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Obama Announces US Will Tackle Heroin, Prescription Drug Abuse

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In the face of growing opioid addiction in the United States, President Barack Obama announced on Wednesday, Oct. 21, how the government will initiate steps to improve public access to drug treatment and provide better training for medical professionals in the proper prescription of painkillers.

The Obama administration's efforts to address heroin and prescription medication overdosing are likely to have only a modest impact. The sharp increase in incidence has led to more deaths than those caused by vehicular accidents every year.

People addicted to opioid drugs are also met with different barriers before they can receive treatment for their condition.

The government plan involves an increase in the number of medical professionals trained to prescribe an anti-opiate addiction drug called buprenorphine from 30,000 doctors to 60,000 within the next three years.

More than 40 different medical care providers have expressed support in training about half a million individuals, including physicians, dentists and other medical professionals, in the safe and proper way of prescribing opiate drugs.

Michael Botticelli, head of the White House National Drug Control Policy, said that the move highlights Obama's call on federal officials to do more in order to address heroin and prescription drug abuse in the U.S.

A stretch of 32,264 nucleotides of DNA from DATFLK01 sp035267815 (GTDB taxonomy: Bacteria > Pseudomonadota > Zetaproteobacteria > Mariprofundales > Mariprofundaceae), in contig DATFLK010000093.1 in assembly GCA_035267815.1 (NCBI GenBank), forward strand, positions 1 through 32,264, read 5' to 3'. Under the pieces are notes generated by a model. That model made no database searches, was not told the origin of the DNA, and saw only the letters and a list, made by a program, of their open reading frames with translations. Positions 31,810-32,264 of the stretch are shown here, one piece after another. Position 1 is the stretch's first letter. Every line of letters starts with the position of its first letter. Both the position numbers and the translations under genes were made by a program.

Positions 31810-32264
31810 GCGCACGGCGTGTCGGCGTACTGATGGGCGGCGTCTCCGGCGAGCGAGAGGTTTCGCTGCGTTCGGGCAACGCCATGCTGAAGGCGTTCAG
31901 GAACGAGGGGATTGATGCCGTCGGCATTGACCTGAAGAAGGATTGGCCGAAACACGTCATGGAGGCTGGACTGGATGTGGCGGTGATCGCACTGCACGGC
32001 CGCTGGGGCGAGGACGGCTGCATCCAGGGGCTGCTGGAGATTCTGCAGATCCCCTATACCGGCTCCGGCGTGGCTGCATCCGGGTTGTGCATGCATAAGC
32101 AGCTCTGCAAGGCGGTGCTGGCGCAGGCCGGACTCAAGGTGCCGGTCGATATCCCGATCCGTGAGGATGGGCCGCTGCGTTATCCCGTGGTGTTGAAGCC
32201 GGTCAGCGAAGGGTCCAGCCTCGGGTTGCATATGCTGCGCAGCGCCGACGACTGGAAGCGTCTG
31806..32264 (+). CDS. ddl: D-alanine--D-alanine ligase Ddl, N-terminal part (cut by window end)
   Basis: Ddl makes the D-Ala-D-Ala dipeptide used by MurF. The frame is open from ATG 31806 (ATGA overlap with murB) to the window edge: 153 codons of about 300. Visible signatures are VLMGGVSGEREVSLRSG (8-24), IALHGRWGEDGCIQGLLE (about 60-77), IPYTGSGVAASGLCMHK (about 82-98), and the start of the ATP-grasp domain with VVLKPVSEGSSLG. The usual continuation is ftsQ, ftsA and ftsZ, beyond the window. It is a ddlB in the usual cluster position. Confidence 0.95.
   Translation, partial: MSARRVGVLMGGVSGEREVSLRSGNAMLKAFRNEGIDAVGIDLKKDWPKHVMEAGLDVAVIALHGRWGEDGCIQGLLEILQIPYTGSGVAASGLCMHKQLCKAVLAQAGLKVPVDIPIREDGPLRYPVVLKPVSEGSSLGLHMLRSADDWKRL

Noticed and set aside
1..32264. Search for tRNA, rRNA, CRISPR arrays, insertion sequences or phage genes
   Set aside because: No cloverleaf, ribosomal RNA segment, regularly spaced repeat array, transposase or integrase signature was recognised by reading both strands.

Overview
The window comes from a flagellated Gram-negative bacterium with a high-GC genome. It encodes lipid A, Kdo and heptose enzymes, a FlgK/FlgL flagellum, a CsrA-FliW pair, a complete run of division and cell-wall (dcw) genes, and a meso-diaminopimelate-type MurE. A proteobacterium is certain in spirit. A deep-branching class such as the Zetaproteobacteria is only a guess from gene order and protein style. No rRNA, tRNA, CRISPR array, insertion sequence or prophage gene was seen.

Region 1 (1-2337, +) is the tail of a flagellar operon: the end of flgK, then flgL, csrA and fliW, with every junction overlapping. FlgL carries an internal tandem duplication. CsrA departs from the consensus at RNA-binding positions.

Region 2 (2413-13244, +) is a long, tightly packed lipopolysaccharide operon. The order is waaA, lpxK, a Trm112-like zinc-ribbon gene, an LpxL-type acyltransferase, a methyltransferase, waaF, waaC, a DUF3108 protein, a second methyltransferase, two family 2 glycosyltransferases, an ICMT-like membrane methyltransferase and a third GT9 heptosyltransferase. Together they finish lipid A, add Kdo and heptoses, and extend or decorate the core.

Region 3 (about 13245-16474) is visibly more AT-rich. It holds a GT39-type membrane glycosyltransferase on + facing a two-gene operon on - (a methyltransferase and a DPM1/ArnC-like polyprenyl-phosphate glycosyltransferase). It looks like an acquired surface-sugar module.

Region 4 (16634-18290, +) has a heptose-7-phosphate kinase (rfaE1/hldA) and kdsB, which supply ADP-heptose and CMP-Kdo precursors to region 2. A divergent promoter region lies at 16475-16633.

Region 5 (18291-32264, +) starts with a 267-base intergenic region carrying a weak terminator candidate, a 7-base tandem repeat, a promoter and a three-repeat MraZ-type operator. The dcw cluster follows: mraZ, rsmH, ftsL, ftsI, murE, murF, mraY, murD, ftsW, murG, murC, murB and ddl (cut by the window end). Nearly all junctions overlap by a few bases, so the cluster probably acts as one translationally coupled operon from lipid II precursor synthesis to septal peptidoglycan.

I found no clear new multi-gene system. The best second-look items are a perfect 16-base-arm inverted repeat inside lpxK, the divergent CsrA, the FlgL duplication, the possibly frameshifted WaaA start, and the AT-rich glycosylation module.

Obama and other government heads met with residents of Charleston, West Virginia and discussed how to treat drug abuse as a form of illness and not a criminal act.

Carey Dixon, one of the locals who attended the discussion, provided a heartfelt account of her experience being with a drug addicted relative.

The president himself recounted his past experiences with youthful indiscretions and how his own daughters helped inspire him to act on the growing problem of drug addiction.

"I did stuff, and I've been very honest about it," Obama said. "So when I think about it, there but for the grace of God."

The president said he shares in the plight of families who almost lost children to drug addiction. He pointed out that children from poor and minority families are the ones most vulnerable to addiction but are just as deserving to be saved as others.

"It could be Malia or Sasha or Carey's kids or any of our kids," Obama said. "Those kids don't always look like us, don't live in the same neighborhoods as us. They're just as precious."

The Obama administration's announcement is part of a larger effort to tackle opiate addiction in the country and control the prescription of powerful medications.

The United States has seen a significant increase in heroin overdose cases, with drug abuse-related deaths quadrupling in the past 10 years. Many individuals engaged in heroin abuse start out by using prescription painkillers.

The government has proposed a budget of $133 million to be used in preventing the overprescription of opioids; collecting more data on overdose cases; and providing drug abuse victims with better access to a drug called Naloxone, which can reverse the health effects of an opiate overdose.

In August, the Obama administration revealed a plan to have drug enforcement agents coordinate with government health workers in tracing heroin routes. It also said that it has initiated tighter rules in prescribing well-known painkillers.

Photo: John Althouse Cohen | Flickr 

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